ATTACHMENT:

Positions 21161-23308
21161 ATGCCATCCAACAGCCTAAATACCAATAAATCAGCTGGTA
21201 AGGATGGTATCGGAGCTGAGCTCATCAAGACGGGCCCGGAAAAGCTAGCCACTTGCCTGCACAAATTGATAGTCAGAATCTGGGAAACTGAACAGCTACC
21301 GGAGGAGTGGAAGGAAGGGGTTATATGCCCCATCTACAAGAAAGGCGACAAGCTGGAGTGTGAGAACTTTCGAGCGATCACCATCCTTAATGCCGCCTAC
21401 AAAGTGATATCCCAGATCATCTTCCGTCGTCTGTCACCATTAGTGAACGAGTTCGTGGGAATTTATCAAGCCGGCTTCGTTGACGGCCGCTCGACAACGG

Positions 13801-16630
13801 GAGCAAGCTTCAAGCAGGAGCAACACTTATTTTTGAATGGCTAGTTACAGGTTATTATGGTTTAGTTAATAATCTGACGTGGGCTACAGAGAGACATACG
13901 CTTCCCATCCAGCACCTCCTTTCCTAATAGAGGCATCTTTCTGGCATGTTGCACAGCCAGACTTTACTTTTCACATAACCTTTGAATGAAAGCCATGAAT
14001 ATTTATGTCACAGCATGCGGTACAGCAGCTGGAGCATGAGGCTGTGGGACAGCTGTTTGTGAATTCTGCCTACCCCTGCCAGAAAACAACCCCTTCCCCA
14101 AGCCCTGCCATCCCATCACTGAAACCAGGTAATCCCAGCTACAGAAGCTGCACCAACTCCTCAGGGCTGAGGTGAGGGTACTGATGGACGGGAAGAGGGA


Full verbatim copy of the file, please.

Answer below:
Positions 21161-23308
21161 ATGCCATCCAACAGCCTAAATACCAATAAATCAGCTGGTA
21201 AGGATGGTATCGGAGCTGAGCTCATCAAGACGGGCCCGGAAAAGCTAGCCACTTGCCTGCACAAATTGATAGTCAGAATCTGGGAAACTGAACAGCTACC
21301 GGAGGAGTGGAAGGAAGGGGTTATATGCCCCATCTACAAGAAAGGCGACAAGCTGGAGTGTGAGAACTTTCGAGCGATCACCATCCTTAATGCCGCCTAC
21401 AAAGTGATATCCCAGATCATCTTCCGTCGTCTGTCACCATTAGTGAACGAGTTCGTGGGAATTTATCAAGCCGGCTTCGTTGACGGCCGCTCGACAACGG

Positions 13801-16630
13801 GAGCAAGCTTCAAGCAGGAGCAACACTTATTTTTGAATGGCTAGTTACAGGTTATTATGGTTTAGTTAATAATCTGACGTGGGCTACAGAGAGACATACG
13901 CTTCCCATCCAGCACCTCCTTTCCTAATAGAGGCATCTTTCTGGCATGTTGCACAGCCAGACTTTACTTTTCACATAACCTTTGAATGAAAGCCATGAAT
14001 ATTTATGTCACAGCATGCGGTACAGCAGCTGGAGCATGAGGCTGTGGGACAGCTGTTTGTGAATTCTGCCTACCCCTGCCAGAAAACAACCCCTTCCCCA
14101 AGCCCTGCCATCCCATCACTGAAACCAGGTAATCCCAGCTACAGAAGCTGCACCAACTCCTCAGGGCTGAGGTGAGGGTACTGATGGACGGGAAGAGGGA